4th place for Ricciardo, 5th for Vettel. On paper, this may sound like a minute, almost un-noteworthy victory. Once we delve deeper, however, Ricciardo’s performances are suggestive of possible superiority, and quickly transforming into dominance entirely over Vettel. For two races in succession, the young Australian has eclipsed the reigning world champion. His qualifying performances paint a similar picture: 3-1 to Ricciardo in both scenarios.
Incredibly, Ricciardo could have quite easily been enjoying an utter whitewash, had it not been for a pit stop horror followed by a bizarre front wing failure in Malaysia.
The Chinese GP at Sepang marked the second race in succession that Sebastian Vettel received a radio transmitted team order to let Ricciardo past. In Bahrain, he did so calmly, quickly and maturely without any ostensible anger or resentment. China however was a different story. Early on in the race, Vettel was running ahead of Ricciardo, but was failing to match his pace. As a result, ‘Danny’ closed up the gap and was quickly all over the back of his senior team mate. The team requested for Vettel to wave Ricciardo through, assuring Sebastian it would be beneficial to both of them in the long term. Vettel monosyllabically requested clarification as to whether they were on the same tyres – which they were. He quickly responded to his team ‘tough.’ Refusing to let his new team mate past, the team reassured Vettel, saying the two were running contrasting strategies. After a lap and a half of heated wheel to wheel action, Riccardo bulldozed past Vettel into the first corner. The world champion seemingly ran wide after outbraking himself marginally. He later claimed to have had a change of heart and let Riccardo through, however Daniel was less certain.
“I don’t know [if Sebastian obeyed orders], all I know is I got through eventually and managed to stay in front.
I’m sure Sebastian won’t be impressed with his result today, and will be back in Spain, but so will I.”
As impressive as the Australian’s on-track performances have been, and as daunting and/or off putting as they may appear to his teammate, the way in which he conducts himself off track could quite possibly be of even greater an advantage psychologically.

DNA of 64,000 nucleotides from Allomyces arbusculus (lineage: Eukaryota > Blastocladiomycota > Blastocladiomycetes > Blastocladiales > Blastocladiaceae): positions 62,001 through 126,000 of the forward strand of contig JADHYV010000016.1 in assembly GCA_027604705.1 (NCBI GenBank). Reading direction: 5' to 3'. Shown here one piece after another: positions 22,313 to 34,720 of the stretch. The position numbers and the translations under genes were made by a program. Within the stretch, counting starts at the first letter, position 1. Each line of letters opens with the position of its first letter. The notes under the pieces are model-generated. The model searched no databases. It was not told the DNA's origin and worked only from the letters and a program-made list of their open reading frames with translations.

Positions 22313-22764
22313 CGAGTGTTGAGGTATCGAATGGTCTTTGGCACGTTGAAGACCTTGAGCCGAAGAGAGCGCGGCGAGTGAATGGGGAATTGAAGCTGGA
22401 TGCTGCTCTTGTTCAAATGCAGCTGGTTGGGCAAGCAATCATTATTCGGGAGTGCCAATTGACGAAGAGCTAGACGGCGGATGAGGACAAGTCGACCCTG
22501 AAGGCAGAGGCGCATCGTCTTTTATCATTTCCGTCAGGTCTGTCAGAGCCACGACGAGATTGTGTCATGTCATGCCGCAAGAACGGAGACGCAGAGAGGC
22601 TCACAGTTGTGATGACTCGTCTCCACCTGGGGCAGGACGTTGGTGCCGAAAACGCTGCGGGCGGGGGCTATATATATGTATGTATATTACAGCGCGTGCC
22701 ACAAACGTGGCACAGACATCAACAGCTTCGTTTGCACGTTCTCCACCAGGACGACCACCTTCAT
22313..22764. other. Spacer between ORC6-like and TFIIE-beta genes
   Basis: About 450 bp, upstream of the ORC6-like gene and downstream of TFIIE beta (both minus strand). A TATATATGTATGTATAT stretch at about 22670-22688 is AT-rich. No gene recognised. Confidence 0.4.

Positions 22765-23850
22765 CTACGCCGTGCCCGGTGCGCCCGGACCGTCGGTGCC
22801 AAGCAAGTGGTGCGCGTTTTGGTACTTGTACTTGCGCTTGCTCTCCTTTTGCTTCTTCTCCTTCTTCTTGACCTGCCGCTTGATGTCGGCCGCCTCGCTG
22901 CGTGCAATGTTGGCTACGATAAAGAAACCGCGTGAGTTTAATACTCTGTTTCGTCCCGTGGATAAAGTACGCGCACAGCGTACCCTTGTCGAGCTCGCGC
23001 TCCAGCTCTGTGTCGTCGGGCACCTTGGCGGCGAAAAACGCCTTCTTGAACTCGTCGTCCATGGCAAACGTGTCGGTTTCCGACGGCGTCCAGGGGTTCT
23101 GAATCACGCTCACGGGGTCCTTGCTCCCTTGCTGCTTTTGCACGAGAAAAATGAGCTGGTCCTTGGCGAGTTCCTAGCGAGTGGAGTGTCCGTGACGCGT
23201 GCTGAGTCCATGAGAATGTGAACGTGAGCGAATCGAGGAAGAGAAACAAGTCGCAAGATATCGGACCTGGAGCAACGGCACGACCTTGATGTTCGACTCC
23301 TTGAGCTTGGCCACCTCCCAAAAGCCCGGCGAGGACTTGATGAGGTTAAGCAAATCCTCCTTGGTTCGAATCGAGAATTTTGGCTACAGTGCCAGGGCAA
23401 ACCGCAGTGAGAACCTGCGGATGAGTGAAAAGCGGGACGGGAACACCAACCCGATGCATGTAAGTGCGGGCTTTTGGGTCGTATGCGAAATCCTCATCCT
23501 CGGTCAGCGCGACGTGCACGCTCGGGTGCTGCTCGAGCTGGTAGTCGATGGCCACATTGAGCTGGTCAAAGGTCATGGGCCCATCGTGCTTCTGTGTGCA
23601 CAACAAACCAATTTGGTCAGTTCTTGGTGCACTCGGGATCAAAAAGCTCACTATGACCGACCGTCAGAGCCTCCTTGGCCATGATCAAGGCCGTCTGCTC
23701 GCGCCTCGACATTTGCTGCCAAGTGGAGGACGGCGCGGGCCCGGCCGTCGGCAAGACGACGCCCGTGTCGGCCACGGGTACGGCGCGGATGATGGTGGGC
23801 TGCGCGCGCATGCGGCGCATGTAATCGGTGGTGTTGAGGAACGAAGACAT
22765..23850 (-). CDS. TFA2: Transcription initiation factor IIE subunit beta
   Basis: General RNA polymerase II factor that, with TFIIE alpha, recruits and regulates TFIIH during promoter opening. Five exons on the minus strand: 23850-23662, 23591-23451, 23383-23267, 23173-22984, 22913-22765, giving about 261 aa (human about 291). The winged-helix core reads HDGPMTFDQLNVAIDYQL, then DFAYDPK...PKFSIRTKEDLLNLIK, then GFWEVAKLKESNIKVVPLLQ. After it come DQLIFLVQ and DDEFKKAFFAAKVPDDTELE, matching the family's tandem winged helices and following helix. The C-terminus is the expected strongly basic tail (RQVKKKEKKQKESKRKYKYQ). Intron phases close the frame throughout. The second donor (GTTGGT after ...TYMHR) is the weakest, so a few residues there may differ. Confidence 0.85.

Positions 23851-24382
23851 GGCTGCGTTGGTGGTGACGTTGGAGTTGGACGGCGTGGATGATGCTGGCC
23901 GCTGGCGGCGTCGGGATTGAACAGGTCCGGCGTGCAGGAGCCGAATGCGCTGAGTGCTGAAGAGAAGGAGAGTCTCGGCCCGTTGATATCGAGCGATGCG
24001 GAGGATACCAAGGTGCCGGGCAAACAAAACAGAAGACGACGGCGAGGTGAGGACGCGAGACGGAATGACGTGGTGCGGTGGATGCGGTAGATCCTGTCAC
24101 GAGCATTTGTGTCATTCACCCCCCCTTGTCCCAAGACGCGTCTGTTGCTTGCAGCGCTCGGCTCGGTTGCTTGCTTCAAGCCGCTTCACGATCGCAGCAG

In their separate post race interviews, Ricciardo responded to questions fresh-faced, cooperative and happy to have finished 4th, despite being tantalisingly close to Alonso’s podium finish. Sebastian Vettel, in contrast, was approached cautiously by world media as he returned to the Red Bull motorhome stone-faced and glum. His responses were articulated in a far more monosyllabic and pessimistic, accusing tone than his Aussie counterpart. Such behaviour is one of the many contributing factors as to why Ricciardo is a fan favourite and Vettel is simply not. Looking back at past performances, at Melbourne for example, the crowd erupted with cheer when their hometown hero crossed the line to claim his first podium, yet they responded with similar ecstasy upon realisation of Vettel’s unfortunate premature retirement. Although he may claim to feel indifferent towards the reactions of fans, such overwhelming favouritism from F1 followers and media alike will undoubtedly aid Ricciardo and hinder Vettel psychologically as the season progresses, particularly if it is correctly assumed that Red Bull will close the gap to Mercedes and become more competitive, thus allowing their drivers the opportunity to fight for victories and other significant results.
Despite being plagued with woeful luck, mirroring his preceding countryman, Ricciardo could not possibly have asked for a better start to the season. Despite trailing his team mate due to circumstantial shortcomings, there is no doubt that the young Red Bull rookie is ruling the roost and currently has the measure of his quadruple world champion team mate. Vettel is historically a driver who improves and begins to develop, or indeed extend his advantage over his team mate, but the majority of his career has been spent alongside Mark Webber – who now already appears to be a lesser quantity than Ricciardo, meaning Vettel may not be able to emulate his previous transformations in form. It is therefore only a matter of time until we either see Vettel forced to step up his game, or buckle under the pressure he simply did not expect to be placed under by his deceptively talented teammate.
Qualy RIC 2 VET 13
Race RIC DNF* VET DNF
Qualy RIC 5 VET 2
Race RIC DNF VET 3
Qualy RIC 3 VET 11
Race RIC 4 VET 6
Qualy RIC 2 VET 3
Race RIC 4 VET 5
Qualy: 3-1 to Ricciardo
Race: 3-1 to Ricciardo
OVERALL: 6-2 to Ricciardo